Markets absorb chaos to achieve virtual equilibrium – Produce Blue Book


(Week 42, ending October 22sd)

ProduceIQ Index: $ 1.02/grind, apartment on the previous week

Between another Mexican hurricane, “Rick,” and Zuckerberg’s Metaverse, things just can’t get any stranger. Here’s to make sense of the chaos your weekly market highlights:

Hurricane Rick landed in Category 1 in southern Mexico (west of Acapulco) on Sunday, October 23rd. The storm is moving north with precipitation, including in the avocado growing region of Michoacan.

Facebook employs thousands of software developers to create their version of the Matrix. Their bet in virtual reality is to help you live your best life, albeit in a parallel universe. Of course, Metaverse will let you share your personal information and shop with gleeful abandon. In this world, all vegetables are perfect.

If you end up with too much asparagus, don’t worry, the internet is full of creative recipes that are sure to put your weed to good use. Asparagus muffins anyone? Prices are down -32% from the previous week and are expected to remain low as Mexican production increases throughout early November.

Asparagus prices drop from $ 34 to $ 14 in 2 weeks.

Blue Book has partnered with ProduceIQ BB #: 368175 to bring the ProduceIQ Index to its readers. The index provides a benchmark of commodity industry prices using 40 major commodities to provide data for decision making.

Despite the end of supply to New York a few weeks earlier this year and a price increase of +50 percent, green bean prices remain at the midpoint of historical precedents. Eastern and Western markets will remain on the move until Florida and Mexico resume production in the coming weeks. Expect prices to follow typical escalating patterns as supplies drop and vacation demand accelerates.

Beans are above $ 25 and have further upside potential.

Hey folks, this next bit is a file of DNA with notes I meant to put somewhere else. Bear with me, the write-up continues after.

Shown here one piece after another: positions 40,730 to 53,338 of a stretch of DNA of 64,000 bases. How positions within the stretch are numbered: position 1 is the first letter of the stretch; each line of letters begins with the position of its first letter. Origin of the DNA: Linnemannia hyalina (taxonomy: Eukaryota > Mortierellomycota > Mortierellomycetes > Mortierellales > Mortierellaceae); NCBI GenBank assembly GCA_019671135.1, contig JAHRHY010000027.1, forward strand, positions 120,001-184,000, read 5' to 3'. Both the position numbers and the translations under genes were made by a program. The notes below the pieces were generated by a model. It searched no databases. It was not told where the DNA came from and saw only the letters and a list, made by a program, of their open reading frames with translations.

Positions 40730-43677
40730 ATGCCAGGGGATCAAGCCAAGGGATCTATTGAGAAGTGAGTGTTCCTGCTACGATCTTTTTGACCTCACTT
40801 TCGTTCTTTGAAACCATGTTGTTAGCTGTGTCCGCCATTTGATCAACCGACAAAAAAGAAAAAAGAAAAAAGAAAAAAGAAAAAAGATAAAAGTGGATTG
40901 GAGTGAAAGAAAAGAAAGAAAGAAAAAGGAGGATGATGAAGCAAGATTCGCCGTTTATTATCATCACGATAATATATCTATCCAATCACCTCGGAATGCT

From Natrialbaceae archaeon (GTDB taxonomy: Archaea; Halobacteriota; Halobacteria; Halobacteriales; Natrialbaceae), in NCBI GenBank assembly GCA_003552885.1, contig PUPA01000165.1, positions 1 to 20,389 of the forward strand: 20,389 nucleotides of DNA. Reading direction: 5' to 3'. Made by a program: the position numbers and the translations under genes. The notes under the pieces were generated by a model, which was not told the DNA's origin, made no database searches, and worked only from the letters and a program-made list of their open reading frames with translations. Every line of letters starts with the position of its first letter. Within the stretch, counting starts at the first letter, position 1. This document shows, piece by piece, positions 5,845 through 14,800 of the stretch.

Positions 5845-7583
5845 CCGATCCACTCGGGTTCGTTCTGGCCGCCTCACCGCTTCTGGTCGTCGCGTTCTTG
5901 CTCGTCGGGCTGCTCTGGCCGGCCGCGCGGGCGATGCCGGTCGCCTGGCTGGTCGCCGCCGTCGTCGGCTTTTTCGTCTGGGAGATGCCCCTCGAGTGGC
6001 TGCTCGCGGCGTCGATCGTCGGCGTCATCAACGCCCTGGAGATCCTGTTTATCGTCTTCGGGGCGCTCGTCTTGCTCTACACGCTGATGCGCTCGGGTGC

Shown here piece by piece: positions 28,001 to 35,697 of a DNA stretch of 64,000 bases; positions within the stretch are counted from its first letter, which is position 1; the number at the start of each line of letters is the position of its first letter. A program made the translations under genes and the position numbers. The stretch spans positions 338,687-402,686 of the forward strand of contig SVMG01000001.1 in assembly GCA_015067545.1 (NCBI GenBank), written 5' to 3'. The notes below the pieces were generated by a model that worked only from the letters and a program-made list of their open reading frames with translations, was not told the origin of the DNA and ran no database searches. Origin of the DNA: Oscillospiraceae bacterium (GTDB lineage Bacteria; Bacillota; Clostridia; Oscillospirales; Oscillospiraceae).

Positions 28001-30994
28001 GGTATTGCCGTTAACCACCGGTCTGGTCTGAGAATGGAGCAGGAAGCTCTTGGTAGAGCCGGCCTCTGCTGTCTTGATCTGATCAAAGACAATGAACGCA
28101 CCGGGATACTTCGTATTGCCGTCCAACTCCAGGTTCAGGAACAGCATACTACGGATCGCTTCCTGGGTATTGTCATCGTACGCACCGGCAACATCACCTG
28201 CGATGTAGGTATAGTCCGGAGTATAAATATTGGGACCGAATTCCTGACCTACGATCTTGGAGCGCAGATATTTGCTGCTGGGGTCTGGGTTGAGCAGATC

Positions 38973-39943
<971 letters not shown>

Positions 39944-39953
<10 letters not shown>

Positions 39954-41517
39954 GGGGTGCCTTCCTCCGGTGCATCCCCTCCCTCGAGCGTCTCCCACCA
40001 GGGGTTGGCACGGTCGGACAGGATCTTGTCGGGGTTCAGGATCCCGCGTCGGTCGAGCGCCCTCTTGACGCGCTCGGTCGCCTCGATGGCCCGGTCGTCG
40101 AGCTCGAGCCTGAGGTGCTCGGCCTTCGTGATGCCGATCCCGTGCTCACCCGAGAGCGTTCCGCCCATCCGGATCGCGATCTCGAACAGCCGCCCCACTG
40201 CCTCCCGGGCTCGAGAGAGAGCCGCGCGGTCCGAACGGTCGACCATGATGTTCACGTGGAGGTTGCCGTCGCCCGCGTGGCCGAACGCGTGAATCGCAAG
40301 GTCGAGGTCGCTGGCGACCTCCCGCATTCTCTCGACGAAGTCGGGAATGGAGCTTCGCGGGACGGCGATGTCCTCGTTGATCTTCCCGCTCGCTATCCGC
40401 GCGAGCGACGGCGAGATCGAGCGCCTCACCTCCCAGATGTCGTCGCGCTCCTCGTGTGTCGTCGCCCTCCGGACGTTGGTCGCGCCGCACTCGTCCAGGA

Tomatoverse took a sad turn this week as new allegations of abusive working conditions prompted U.S. customs and border protection to suspend the import of tomatoes from Mexican producer Agropecuarios Tom SA de CV and Horticola SA CV. Expect customer demands for proof of social responsibility to increase in the future.

Apart from a slight drop in the price of grape tomatoes, overall tomato prices are tight. Mexican and Californian producers are struggling to meet the growing supply gap. On the plus side, as November approaches, Florida tomato production near the Tampa, District 4 area. Overall Florida shipments have declined dramatically from 28 million to 22 million 25-pound case equivalents. over the past five years.

Grape tomatoes remain close to $ 16, entering a period of historic volatility.

Broccoli prices may be down from the week before, but we’re skeptical whether the brief reprieve in shocking increases indicates downward momentum. Between heat and humid weather, expect markets to remain volatile until mid-November.

Blackberry markets have been hit after Hurricane Pamela damaged Mexican supplies. Prices are up + 14% compared to the previous week. Blackberry prices will remain high for a few weeks as Mexican growers regain a foothold.

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ProduceIQ Index

The ProduceIQ Index is the fresh produce industry’s only point-of-shipment price index. It represents the industry-wide price per pound at the packing location for domestic products and at the United States port of entry for imported products.

ProduceIQ uses 40 commodities to represent the industry. The Index dynamically weights each commodity, by season, based on 5-year weekly moving average sales. Sales are calculated using the USDA Agricultural Marketing Service for movement and price data. The index serves as a fair benchmark for the price performance of the industry.

About Nicole Harmon

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